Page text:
Of course this peace and quiet isn’t good news for everyone. Take Scout, the owner at the Zen Hostel. Business for him has tanked since March, even though his home and business were virtually unscathed by the earthquake. Though he’s American, his hostel is kept in a traditional Japanese style and is nestled in the elbow of the crystal-clear Kurokawa, or Black River. In short: this is a winning formula – or at least it should be.

So fear is good – and bad at the same time. What to do? Come here anyway, just do it before everyone else does.





しかしながらそれは叶わぬ夢というものだ。人口は増え、そして人気のある観光地は限られている。そして今あなたが写真を撮ろうとしている“その”スポットは、すでに数十年も昔から多くに人に写真を取られてきた場所なのだ。 そう、叶わぬ夢と分かっていてもやっぱり思ってしまう・・・。



今日私達を案内して下さっている川合ゆかりさんによると、例年のこの時期、日光の中心部から男体山まで2時間ぐらいかかってしまうらしいのだが、今日はたったの25分。私達は中禅寺湖から華厳の滝へ移動し、唯一“混雑”に遭遇したのは、学校の遠足の皆さんに出会った時ぐらいだ。彼らは“Hello”と話しかけてきてくれたので”How are you?”と返したら逃げられてしまった・・・。

例えば今晩お世話になっているZen Hostelのオーナー、Scoutさんは、日光が地震の影響を全く受けていないにも関わらず3月以降のビジネスの状況がいかに厳しいものであるかを語ってくれた。彼はアメリカ人だけれど、非常に美しい黒川のほとりにある日本の伝統的なスタイルを持ったホステルを経営されている。



  1. Natalie Neal
    October 4, 2011

    Fabulous photos. The message really is, simply—come here. And leave all of your fears at home. Enjoy the passionate beauty that is Japan.

  2. Joe Lafferty
    October 4, 2011

    Terrific combination of words and pictures revealing the beauty of nature, engagement with people and the impact of the disaster on Japanese business. Keep up the good work you guys!

  3. Eric
    October 5, 2011

    Once again Jamie, you’re telling a truth that everyone should listen to…

    This is exactly what I’ve been telling to everyone: NOW is the best time to come to Japan!
    Why ?
    Because one will get to see the unimaginable a few years back: Japan’s most beautiful sights all by oneself, avoiding the mass tourism flocking in in big busses + one will earn the respect and gratefulness of Japanese people, for simply being here!

    So, once again everyone, hurry! This won’t last for long! ;-)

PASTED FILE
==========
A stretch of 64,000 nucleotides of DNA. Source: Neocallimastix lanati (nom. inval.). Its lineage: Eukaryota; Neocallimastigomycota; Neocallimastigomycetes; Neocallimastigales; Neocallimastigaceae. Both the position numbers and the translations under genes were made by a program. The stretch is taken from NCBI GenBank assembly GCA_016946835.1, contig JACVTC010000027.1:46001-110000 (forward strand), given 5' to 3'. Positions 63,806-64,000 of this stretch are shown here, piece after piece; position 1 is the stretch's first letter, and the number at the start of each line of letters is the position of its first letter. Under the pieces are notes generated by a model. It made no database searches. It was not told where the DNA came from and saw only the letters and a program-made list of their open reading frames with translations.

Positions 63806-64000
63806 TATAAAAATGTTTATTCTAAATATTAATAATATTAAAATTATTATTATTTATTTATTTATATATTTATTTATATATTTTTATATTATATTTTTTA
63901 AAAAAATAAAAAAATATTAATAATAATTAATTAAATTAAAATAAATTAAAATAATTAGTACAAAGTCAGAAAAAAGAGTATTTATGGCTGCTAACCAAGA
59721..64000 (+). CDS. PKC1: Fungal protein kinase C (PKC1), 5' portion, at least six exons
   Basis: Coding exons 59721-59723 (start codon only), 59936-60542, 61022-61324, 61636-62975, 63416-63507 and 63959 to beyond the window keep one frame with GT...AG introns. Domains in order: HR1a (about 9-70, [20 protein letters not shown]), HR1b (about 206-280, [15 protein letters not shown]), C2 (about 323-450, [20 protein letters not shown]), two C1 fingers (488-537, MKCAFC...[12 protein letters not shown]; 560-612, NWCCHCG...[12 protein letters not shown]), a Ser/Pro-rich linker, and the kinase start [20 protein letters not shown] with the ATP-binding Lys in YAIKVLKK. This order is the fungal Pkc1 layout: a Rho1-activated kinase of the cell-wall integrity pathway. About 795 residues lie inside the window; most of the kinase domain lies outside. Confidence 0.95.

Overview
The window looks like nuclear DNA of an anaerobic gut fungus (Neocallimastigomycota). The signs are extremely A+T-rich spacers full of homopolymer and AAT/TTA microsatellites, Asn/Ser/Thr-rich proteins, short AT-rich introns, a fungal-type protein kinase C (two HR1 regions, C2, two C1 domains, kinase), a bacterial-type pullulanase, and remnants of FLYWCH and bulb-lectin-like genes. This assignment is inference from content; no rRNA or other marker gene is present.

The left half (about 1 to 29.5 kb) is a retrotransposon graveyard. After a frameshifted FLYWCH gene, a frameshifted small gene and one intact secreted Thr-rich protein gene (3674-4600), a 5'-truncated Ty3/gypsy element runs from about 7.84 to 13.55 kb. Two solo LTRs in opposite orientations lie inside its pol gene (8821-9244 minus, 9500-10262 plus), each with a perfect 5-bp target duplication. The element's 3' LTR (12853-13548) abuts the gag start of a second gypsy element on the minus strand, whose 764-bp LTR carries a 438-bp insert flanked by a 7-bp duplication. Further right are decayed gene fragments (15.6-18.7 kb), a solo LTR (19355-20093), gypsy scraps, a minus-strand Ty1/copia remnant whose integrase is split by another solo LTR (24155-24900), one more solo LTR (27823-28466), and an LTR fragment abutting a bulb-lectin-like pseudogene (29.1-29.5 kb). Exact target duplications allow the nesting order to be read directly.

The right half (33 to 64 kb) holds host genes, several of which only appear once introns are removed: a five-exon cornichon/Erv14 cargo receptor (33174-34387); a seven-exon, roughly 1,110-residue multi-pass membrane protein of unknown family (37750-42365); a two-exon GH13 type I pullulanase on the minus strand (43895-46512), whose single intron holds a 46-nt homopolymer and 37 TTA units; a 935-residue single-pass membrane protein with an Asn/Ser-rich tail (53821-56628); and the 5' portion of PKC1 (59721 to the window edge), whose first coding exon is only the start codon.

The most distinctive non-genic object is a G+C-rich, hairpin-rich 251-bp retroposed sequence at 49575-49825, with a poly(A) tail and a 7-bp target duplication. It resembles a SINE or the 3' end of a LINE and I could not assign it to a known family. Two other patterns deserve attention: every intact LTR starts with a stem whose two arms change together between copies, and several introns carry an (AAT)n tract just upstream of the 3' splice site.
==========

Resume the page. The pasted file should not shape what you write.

Katy, as always, great pictures!
    I just wish there would be more “wide angle” views to show the “whole picture”, but I also know why there isn’t! Your wide-angle lens will be back with you soon! ;-)

  4. Howard and Maggie
    October 5, 2011

    Thanks for sharing and all the photos are so true and beautiful. We are ready to go to Japan on this coming Nov and really looking forward. Anyway, please keep the good job and enjoy your trip in JAPAN. Take care.

  5. Zablon Mukuba
    October 5, 2011

    you have great photos, its always something if we overcome our fears

  6. Japan Australia
    October 5, 2011

    Some great pictures! Japan is a land of beauty and adventure and one of the best places in the world for any traveller to visit.

  7. Simone
    October 5, 2011

    Lovely pictures! I did love Nikko when I visited it. Staying there gave us the possibility to start our visit early, a real advantage. It was truly a beautiful place in the fall.

    I think people were foolish to abstain from traveling in Japan because of the tsunami. I was there in April and thoroughly enjoyed myself. I was also thanked several times by locals for visiting Japan at that time.

    It is an exceptionally beautiful and interesting country.